Wayne Rooney the perfect blend of Neville and Keane – failure as a manager is punditry’s gain

Wayne Rooney impresses as a guest pundit on Sky Sports
Wayne Rooney impressed as a guest pundit with a mix of tactical acumen and fire and brimstone - Sky Sports

How might you build the perfect modern football pundit? The tactical acumen of Gary Neville, a dash of Jamie Carragher’s tonal versatility, a sprinkling of Roy Keane’s fire and brimstone. Crucially, you need to have tried and failed as a manager.

Emphatic ticks all round for Wayne Rooney, whose appearance on Sky Sports for Wednesday night’s Merseyside derby suggested a big future, should he want it, in front of the cameras. There is some unease about the increasing use of partisan ex-players to opine on their former clubs, but on this occasion it was useful to have an Evertonian in situ to see their first home derby win since 2010.

“I think Everton can make it very difficult for Liverpool tonight and hopefully we send Klopp off with a loss,” he said presciently before the game. Most pleasing was his zero-tolerance attitude towards Liverpool’s latest complaint about kick-off times. “He’s saying about Liverpool getting outfought, but again we are hearing about 12.30 kick-offs after he’s just lost a derby,” said Rooney of Virgil van Dijk.

“That Liverpool team should be wanting to be on the pitch tomorrow morning. Because when you lose a game, especially a derby game, you want the next game to come quick.

“We’ve heard it so many times this season with Liverpool about 12.30 kick-offs. Get on with it, that’s part of your job. They should be ready to play.”

It was not just the (righteous) substance of Rooney’s words here but his manner of delivery. It certainly owed something to Keane, the slightly exasperated “get on with it”, but Rooney also has a provocative forthrightness which is given extra weight by his standing as a player. His looming physicality does not hurt either. It is worth remembering that Rooney himself complained about early kick-offs as a player, tweeting “trying to force pasta down at 9 in the morning is not nice” in 2011, but on this evidence you would be a brave internet pedant to accuse him of hypocrisy.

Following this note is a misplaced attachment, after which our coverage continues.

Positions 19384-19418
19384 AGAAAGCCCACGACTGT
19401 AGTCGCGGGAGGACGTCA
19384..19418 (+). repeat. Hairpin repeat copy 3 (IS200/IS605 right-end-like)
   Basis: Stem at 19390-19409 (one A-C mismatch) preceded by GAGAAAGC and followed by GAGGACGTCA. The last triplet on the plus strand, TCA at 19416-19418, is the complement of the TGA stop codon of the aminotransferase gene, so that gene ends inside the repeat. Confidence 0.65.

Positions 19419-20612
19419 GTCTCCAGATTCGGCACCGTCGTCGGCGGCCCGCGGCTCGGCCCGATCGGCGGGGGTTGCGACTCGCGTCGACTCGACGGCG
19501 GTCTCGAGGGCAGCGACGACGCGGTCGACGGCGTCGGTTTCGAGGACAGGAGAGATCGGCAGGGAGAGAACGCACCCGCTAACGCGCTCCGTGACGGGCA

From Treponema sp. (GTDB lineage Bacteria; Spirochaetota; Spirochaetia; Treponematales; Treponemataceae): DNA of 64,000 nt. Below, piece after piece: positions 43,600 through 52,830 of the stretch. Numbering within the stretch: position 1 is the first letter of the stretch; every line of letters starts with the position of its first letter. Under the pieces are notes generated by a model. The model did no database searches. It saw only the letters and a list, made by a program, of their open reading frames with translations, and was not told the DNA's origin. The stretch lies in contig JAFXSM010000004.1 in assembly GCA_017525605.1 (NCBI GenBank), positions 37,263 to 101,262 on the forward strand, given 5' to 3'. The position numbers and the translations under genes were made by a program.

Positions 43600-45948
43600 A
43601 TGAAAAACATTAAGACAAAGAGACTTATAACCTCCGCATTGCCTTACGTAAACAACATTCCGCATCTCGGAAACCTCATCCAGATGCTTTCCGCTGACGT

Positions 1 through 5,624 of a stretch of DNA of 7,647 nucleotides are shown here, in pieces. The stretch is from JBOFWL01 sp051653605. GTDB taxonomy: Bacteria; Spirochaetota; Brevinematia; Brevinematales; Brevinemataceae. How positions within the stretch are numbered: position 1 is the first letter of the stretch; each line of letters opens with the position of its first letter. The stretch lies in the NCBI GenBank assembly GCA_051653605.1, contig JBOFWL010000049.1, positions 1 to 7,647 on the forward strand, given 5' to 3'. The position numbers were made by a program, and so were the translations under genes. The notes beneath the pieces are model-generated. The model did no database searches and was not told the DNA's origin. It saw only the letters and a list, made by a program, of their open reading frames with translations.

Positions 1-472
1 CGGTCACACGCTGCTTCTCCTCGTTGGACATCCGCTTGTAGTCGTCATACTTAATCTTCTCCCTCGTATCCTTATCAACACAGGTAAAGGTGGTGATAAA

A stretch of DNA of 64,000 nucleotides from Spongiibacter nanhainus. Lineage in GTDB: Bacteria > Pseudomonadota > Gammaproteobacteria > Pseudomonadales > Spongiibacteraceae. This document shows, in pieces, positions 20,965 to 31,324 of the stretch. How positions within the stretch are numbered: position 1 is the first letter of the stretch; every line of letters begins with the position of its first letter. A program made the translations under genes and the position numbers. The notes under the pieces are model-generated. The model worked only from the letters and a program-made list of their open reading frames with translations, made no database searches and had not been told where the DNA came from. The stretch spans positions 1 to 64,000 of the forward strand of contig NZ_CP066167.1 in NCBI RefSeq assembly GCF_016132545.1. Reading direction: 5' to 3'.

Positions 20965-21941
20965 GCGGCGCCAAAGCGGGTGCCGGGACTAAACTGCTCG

Later he interrupted Carragher, usually something only attempted by Gary Neville or Kelly Cates / David Jones when needing to reach an ad break on time. It made you aware of the deferent and contrived tone of most punditry and gave an otherwise low-key post-match discussion an injection of energy. “Do you not question the timing of it getting released that Klopp’s leaving the club?” said Rooney. “Over the last few weeks or months everyone’s saying ‘fairytale ending’, but the minute it goes wrong I think you have to look at that timing.”

Carragher responded: “Do you think that’s got something to do with Nunez’s finishing?” Rooney held firm: “No, but I think with Nunez, Salah, Van Dijk, Klopp’s so popular, in their heads they’ll be thinking what’s my future hold? Am I still going to be a Liverpool player? Do I still want to be a Liverpool player?” It led to a discussion about whether Nunez’s finishing could ever improve with Rooney and Sturridge sharing illuminating details about how strikers train.

The point about good pundits needing a failed dalliance with management is glib but perhaps more important than it seems. Neville and Keane are ostensibly undermined by their stints in charge of Valencia, Sunderland and Ipswich respectively, although Keane did win Championship manager of the year at Sunderland, a good deal more than Neville managed in Spain.

Crucially both now see their future away from the dugout which frees them to speak plainly about players and managers they are unlikely to cross paths with professionally in the future. Carragher has never indicated a wish to manage and it is no coincidence that he was superb immediately in his role on TV.

Despite his playing career, it is difficult to see where Rooney the manager could go next. It was a brave stint at Derby in trying circumstances but he missed the MLS play-offs twice with D.C. United then took over Birmingham in sixth and left 15 games later with the side in 20th. He may yet get another chance but after Wednesday night it is clear he has plenty to offer on our screens.

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